4. Focus groups: We ran focus groups at Webcredible HQ using the old Brompton website as stimulus to explore what people liked and ideas of what we could do moving forward. We then looked at what made ‘owners’ and ‘prospects’ tick and what they each needed from the website so we could make sure that both user groups were designed for.
  5. Stakeholder engagement: We also planned in multiple stakeholder engagement workshops with the senior management at Brompton. This was really helpful to ensure their priorities were considered and everyone came on the same journey. Kicking off with a stakeholder workshop was great, it got the whole company engaged and helped us to really understand what their priorities were. Everyone had an opportunity to share what they had a say.

Why was user research important?

The most important objective was to cover as many different user groups as we could. A common trait among Brompton owners is that they aren’t ‘typical’ cyclists, and we all know it’s dangerous to pretend we know the thoughts and natural behaviours of our users without observing them properly. So, we spoke to commuters, as well as doing research in bike shops.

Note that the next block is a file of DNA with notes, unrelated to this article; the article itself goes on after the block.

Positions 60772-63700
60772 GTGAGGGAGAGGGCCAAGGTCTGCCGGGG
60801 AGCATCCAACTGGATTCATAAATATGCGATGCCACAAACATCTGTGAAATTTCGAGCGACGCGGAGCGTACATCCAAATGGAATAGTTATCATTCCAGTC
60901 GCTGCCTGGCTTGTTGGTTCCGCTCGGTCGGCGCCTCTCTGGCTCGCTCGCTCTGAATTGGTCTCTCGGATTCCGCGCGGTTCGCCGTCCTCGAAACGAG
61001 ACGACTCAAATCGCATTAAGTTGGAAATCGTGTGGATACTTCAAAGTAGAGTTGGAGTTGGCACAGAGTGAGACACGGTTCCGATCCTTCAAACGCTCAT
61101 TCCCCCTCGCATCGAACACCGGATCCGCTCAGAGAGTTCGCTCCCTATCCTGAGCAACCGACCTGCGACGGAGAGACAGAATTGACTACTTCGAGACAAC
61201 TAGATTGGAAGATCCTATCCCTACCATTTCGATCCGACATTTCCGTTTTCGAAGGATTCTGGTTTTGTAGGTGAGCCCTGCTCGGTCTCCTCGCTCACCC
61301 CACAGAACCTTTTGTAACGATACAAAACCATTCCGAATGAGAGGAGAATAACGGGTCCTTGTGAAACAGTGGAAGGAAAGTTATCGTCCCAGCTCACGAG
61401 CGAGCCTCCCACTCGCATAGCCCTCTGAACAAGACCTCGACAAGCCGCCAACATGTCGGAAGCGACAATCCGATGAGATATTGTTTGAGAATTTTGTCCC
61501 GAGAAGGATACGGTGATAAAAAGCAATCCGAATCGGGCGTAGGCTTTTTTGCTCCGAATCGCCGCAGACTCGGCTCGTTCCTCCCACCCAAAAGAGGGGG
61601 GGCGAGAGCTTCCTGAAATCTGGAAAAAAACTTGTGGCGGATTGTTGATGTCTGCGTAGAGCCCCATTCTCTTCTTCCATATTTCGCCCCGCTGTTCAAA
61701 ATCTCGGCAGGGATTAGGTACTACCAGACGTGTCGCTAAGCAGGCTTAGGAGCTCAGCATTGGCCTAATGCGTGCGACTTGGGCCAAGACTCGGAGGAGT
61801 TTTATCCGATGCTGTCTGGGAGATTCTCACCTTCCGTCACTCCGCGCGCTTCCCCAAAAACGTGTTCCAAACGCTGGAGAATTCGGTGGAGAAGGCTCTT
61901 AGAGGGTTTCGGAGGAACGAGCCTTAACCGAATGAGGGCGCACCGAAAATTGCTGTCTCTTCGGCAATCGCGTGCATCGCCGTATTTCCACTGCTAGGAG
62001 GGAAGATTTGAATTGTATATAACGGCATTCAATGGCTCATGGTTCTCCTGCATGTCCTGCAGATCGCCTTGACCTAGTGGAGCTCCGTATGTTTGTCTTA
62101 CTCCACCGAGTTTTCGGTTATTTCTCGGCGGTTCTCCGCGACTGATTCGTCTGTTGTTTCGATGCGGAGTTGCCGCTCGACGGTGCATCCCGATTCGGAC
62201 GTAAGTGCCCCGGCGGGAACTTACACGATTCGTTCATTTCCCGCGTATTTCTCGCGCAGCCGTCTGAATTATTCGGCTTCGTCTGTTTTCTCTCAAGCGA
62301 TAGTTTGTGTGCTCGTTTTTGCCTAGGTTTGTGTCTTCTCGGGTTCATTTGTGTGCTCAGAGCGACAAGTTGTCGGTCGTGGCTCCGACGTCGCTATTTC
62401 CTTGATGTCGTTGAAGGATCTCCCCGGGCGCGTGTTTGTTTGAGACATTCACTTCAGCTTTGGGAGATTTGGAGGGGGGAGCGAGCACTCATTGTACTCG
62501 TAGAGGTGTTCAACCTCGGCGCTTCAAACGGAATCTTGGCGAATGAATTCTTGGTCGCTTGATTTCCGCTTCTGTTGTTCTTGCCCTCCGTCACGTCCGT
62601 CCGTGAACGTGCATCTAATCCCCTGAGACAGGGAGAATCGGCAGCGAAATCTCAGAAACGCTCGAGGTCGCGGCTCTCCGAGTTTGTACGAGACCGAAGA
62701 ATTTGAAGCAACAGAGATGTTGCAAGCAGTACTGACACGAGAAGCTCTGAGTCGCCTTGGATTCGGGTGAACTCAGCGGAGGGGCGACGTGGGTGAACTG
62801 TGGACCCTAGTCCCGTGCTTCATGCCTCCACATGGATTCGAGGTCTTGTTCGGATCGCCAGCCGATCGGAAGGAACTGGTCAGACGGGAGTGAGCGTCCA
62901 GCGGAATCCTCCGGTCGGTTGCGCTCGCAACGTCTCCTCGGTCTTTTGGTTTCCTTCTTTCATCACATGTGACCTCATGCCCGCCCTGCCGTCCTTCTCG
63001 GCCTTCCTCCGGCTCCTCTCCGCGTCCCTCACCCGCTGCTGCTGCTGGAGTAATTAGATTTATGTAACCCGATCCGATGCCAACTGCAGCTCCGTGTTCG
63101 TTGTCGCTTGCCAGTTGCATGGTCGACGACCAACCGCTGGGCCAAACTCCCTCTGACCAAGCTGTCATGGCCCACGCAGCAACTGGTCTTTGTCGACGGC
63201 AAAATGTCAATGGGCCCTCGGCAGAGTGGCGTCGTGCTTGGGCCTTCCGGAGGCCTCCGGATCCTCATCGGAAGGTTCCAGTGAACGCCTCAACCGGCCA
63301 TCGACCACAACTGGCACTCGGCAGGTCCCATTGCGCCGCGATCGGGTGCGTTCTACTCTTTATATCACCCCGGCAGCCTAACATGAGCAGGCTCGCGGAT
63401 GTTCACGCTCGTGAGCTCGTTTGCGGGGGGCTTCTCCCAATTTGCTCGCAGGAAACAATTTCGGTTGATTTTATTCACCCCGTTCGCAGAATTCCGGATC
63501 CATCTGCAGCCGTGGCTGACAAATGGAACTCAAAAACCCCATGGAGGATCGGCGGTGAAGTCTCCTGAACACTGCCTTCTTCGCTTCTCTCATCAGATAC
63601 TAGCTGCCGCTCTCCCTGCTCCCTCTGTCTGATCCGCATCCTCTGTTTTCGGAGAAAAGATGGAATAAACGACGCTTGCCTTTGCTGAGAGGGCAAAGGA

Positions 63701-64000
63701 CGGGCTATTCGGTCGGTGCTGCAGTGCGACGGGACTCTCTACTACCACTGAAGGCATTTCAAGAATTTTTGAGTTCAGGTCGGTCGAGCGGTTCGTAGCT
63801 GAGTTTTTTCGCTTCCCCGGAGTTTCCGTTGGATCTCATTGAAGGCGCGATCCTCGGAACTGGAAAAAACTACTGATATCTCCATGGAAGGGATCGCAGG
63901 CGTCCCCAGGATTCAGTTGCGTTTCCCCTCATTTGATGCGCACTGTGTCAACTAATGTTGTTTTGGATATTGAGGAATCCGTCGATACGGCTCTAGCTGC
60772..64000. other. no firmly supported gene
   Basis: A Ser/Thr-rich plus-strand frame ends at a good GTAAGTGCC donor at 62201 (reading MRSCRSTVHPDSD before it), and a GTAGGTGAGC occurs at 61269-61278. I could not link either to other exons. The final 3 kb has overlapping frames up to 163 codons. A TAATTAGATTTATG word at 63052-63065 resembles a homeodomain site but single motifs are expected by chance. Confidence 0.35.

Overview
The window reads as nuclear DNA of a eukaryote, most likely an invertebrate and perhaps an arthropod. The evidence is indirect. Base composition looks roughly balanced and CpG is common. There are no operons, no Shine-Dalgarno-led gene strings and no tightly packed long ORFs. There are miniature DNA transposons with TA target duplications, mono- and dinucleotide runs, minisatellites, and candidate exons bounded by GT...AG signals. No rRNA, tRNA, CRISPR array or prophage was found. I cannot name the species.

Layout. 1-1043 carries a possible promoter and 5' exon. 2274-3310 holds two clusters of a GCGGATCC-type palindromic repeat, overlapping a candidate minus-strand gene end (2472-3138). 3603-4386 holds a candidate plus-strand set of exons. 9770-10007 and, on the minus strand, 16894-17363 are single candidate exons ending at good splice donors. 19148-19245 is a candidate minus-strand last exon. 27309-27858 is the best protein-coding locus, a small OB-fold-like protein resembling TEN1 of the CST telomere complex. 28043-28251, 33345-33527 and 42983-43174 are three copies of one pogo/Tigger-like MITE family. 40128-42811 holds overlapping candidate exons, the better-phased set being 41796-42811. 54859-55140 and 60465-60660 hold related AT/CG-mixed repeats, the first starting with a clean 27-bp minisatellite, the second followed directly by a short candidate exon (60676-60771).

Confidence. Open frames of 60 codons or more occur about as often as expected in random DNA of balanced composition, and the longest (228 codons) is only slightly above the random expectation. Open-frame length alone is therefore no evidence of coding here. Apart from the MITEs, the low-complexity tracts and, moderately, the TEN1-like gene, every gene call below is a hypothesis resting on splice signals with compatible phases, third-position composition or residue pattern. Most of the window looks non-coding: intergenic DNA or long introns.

It was key for us to cover as much of the international market as we could as well. We did interviews with business stakeholders worldwide, including those from US, China, Taiwan, Holland and Italy to make sure that we considered cultural differences, requirements and needs, how the bike was used in different cultures and how the brand was perceived.

Spending the time doing user research upfront was really important, as with all our projects, and we used it to create a digital strategy based on real perceptions and needs of users. We then addressed the current frustrations and reservations that people had with the website and brand.

Did you learn anything interesting about the Brompton brand?

The findings from our research with Brompton can be split into 3 major themes, one related to the international use and perception of Brompton, one around the UK perception of Brompton bikes, and one around how even rock stars use them…